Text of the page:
Into the Wild (2007)

Into the Wild (5)

Into the Wild (2007) (Biography, Adventure, Drama,  2007) (15) D: Sean Penn W: Into the Wild by Jon Krakauer P: Sean Penn C: Emile Hirsch, Marcia Gay Harden, William Hurt, Vince Vaughn, Kristen Stewart, Hal Holbrook. 2h 28m. USA.

Synopsis : After graduating from Emory University, top student and athlete Christopher McCandless abandons his possessions, gives his entire $24,000 savings account to charity and hitchhikes to Alaska to live in the wilderness. Along the way, Christopher encounters a series of characters that shape his life.

TAGLINE : Into the heart Into the soul

Sean Penns 6th film comes in the form of a nonlinear biographical road trip detailing the inspirational and curious life of Christopher McCandless played by the young multitalented Emile Hirsch. Boasting a bittersweet and soulful and soundtrack from Eddie Vedder and detailing the literary works of Jon Krakauer. Penn manages to draw together the details from the book to form an almost romantic optimistic view on this quite scary mystery filtered through an ever changing landscape.

Starting off near the end and skipping forwards and backwards throughout the timeline is always a little confusing but for this story where no one fully really knows what happened or why, it doesn’t hinder how the storytelling at all, it does mimic the way that the story was revealed in real time. Christopher (Emile Hirsch) is shown through various stages of this life, but is constant in his need to live his life on the hippy trail, without money or fancy cars, his strong sense of life and living outside of what we accept as the norm.

Abandoning his (oppressive) parents, keeping in touch with his sister through letters and hitting the road Christopher spends the film living off the land and picking up jobs and survival information for his Alaskan dream. Constantly avoiding convention he works in burger places, learns how to crop and enriches the lives of everyone he meets while keeping his distance from personal relationships he learns how to work leather while reminding the aged Hal (Ron Franz) that there is life is outside the workshop and shouldn’t be put off doing something new until another day,  instantly recognising problems between Rainy (Brian Dierker) and Jan (Catherine Keener) his love and understanding bonds him with the couple throughout the film and they almost adopt him. Vince Vaughn manages to inspire him and teaches him how to work the fields before his arrest.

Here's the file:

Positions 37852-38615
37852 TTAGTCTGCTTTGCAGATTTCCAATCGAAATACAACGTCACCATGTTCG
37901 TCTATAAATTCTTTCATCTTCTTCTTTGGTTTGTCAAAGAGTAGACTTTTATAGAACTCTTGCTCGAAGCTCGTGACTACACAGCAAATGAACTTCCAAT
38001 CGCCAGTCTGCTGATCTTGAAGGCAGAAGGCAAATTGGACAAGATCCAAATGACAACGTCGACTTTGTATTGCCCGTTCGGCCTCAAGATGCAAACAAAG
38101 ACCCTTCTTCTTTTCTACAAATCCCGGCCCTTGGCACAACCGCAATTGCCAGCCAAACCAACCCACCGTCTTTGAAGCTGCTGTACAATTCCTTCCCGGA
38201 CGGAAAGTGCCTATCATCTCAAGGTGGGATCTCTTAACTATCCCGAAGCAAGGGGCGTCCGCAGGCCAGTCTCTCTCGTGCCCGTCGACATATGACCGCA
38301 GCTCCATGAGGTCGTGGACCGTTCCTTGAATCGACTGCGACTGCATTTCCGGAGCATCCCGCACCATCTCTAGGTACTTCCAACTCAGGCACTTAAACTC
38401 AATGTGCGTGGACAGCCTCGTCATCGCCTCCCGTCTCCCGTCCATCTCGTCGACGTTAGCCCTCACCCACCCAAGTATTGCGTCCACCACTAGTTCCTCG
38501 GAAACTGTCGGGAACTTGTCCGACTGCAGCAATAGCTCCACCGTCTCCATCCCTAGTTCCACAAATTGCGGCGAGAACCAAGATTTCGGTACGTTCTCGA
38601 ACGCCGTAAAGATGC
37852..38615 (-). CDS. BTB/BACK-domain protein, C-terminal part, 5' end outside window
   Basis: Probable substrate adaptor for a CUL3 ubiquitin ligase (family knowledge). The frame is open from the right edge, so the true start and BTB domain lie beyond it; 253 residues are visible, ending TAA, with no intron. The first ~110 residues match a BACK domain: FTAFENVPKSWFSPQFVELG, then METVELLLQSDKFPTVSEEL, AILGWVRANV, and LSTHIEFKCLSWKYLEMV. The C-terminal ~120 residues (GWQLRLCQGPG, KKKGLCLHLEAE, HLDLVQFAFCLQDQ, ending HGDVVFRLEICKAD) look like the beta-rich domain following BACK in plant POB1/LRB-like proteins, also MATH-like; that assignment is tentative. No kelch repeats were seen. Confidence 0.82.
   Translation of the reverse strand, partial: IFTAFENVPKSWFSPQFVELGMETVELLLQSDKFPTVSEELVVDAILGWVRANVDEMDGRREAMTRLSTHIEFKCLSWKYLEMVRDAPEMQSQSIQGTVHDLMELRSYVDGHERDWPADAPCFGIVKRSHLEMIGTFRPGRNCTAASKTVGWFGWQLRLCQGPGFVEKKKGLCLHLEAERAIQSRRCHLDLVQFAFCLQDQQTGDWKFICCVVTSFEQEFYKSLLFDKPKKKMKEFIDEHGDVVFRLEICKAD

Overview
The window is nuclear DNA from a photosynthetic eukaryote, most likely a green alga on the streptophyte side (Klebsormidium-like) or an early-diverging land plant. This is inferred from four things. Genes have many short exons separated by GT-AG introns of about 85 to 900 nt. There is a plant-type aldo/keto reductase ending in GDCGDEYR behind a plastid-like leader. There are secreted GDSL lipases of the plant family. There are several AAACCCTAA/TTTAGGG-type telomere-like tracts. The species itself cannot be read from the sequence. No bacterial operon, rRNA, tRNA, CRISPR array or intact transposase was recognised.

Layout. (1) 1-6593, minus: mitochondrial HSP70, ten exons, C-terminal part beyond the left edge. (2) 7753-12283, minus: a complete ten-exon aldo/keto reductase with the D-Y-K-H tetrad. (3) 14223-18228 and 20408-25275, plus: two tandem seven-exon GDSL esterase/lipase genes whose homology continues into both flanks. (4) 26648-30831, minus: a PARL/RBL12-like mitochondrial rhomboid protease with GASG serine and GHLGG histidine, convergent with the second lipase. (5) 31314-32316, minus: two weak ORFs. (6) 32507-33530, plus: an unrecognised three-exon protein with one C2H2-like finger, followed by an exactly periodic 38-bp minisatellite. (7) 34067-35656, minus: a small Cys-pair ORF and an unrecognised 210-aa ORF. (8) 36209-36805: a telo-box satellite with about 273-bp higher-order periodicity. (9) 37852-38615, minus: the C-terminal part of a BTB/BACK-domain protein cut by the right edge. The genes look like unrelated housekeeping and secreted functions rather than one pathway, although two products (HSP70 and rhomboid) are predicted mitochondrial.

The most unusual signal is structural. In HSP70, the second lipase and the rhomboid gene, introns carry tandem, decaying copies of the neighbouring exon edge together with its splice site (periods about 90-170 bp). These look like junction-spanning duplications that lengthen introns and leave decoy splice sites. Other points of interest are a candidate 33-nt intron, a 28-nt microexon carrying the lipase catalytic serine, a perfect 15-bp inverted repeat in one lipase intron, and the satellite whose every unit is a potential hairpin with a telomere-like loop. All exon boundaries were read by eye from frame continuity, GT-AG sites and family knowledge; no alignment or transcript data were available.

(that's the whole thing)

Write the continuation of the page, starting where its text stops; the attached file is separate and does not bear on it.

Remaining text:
He questions everything, in one great scene he just wants to canoe along a river, but there is way too much red tape, waiting lists, instructions and laws which to Christopher and anyone who thinks about it, it’s just pointless, so he goes alone, lawless and courageous.

Switching between the stark contrasts of hot happy scenes in the desert with friends and laughter and the sorrows of the snowy lonesome Alaskan wilderness the film is almost split between the two parallels all surrounding the man and his environment.


The beautiful road trip turns into an isolated nightmare. As Christopher collects his worldly possessions, some money and a few books, he heads into the frosty wild. The movie starts to change pace and mood as it details a desperate challenge of survival. Even though scenes of this have been seen throughout the movie in the latter half it really focuses in on his desperate plight. The connection he had with nature soon unravels and everything changes, depression, starvation and his grasp on his personal ideology start to fall away.

The film comes across as being honest, in relation to it offering no answers just a recount of known facts. It does romanticise along the way, capturing little golden moments. There is some interesting effects using two different scenes cut on the screen which give an impression of what’s going on around Chris and what he’s concentrating on. Ultimately everything rotates near the end and as Christopher loses his grip with the natural world he does make a very poignant realisation about love and a very detailed case study of a very distinctive individual.